However if you are either lending or gifting the deposit to your children then provided the property is purchased in their names only and it is their first property then the normal (lower) rates of SDLT apply. In this case you can protect your interest on the title by taking a mortgage on the property in your name i.e. you are lending your children a specified sum and you want security for repayment. This will not trigger the charge.
You could also be a guarantor under a mortgage (providing a separate guarantee to the bank to ensure that your children pay the mortgage) which does not make you a owner of the land but these types of mortgage arrangement are rare.
Whatever the arrangement it is important that the property is exclusively in their name.
I am moving but have not yet sold my main or primary residence – do the higher rates apply to me?
Yes – the purchase of an additional property will attract the higher rates of Stamp Duty Land Tax but you can apply for a refund from the Revenue of the extra 3% tax provided you complete the sale of your existing main residence within 3 years of completion of the purchase of the new property.
I sold my main or primary residence last year – do the higher rates apply to me?
No – if you sold your primary residence within the last 3 years (longer periods apply for the transitional period) then you can purchase another property to be your primary residence at the lower rate of SDLT regardless of whether or not you own other properties.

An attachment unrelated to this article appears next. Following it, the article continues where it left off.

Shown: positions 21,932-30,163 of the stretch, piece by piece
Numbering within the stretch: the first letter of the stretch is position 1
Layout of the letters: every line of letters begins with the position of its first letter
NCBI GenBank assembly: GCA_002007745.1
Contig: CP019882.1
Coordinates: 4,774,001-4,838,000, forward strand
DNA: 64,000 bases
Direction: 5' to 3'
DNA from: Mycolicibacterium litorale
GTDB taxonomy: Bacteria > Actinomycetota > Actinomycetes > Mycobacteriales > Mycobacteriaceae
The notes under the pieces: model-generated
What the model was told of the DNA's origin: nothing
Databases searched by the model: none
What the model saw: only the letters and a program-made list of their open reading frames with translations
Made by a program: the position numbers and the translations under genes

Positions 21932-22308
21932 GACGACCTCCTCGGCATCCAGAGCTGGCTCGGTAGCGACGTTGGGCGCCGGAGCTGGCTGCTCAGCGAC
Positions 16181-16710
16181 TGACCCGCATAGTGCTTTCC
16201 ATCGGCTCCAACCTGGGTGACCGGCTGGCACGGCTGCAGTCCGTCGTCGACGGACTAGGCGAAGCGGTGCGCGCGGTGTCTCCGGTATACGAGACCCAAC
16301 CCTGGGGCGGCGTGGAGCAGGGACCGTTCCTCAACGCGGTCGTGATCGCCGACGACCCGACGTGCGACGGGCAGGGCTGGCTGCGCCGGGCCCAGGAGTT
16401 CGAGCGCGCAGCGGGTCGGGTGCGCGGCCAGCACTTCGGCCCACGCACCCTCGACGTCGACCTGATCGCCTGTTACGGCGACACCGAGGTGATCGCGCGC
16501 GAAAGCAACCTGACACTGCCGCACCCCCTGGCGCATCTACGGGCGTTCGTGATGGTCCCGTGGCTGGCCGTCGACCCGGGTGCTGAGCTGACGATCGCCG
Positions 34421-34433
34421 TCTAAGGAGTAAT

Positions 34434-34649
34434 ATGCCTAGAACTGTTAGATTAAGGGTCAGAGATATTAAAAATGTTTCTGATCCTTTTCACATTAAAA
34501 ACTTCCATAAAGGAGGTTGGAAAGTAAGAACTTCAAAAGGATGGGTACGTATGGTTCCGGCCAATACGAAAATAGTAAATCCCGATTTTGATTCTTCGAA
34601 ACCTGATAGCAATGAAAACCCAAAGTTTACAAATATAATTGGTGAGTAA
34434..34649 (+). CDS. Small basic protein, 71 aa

I’m moving to a new home (to be my new primary residence) but renting my old one – do the higher rates apply to me?
Yes – the result is that you own two properties so the purchase of the new property will attract the higher rates of SDLT (regardless of the fact that it is to become your main home).
My wife or husband already owns a property – does that affect me?
Yes – if your spouse (or civil partner) owns a property then as far as the government is concerned you and your spouse/civil partner are treated as one entity (as already exists under the CGT regime for your only or principle residence allowance). If they already own a property then your purchase, even if it is your sole name, will be deemed to be an additional property and be subject to the higher rates of SDLT (but see below if you are separated).
Will I be liable for the higher rate tax if I am separated but not formally divorced from my spouse and I buy a new property to live in?
Married couples who are living separately in circumstances that are likely to become permanent will not be treated as one unit for the purposes of the 3% surcharge. Provided you do not trigger the additional charge by meeting the other criteria then you will not be liable for the higher rate of tax.
What if I already own a property, but I’m buying with my partner who doesn’t?
Unfortunately even if just one of you already owns a home (whether you are living in it or not), when you go to buy another one together, the 3% Stamp Duty surcharge will apply.
Shares in other Property
I already own a share of a property jointly with a friend but am buying another property – do the higher rates apply to me?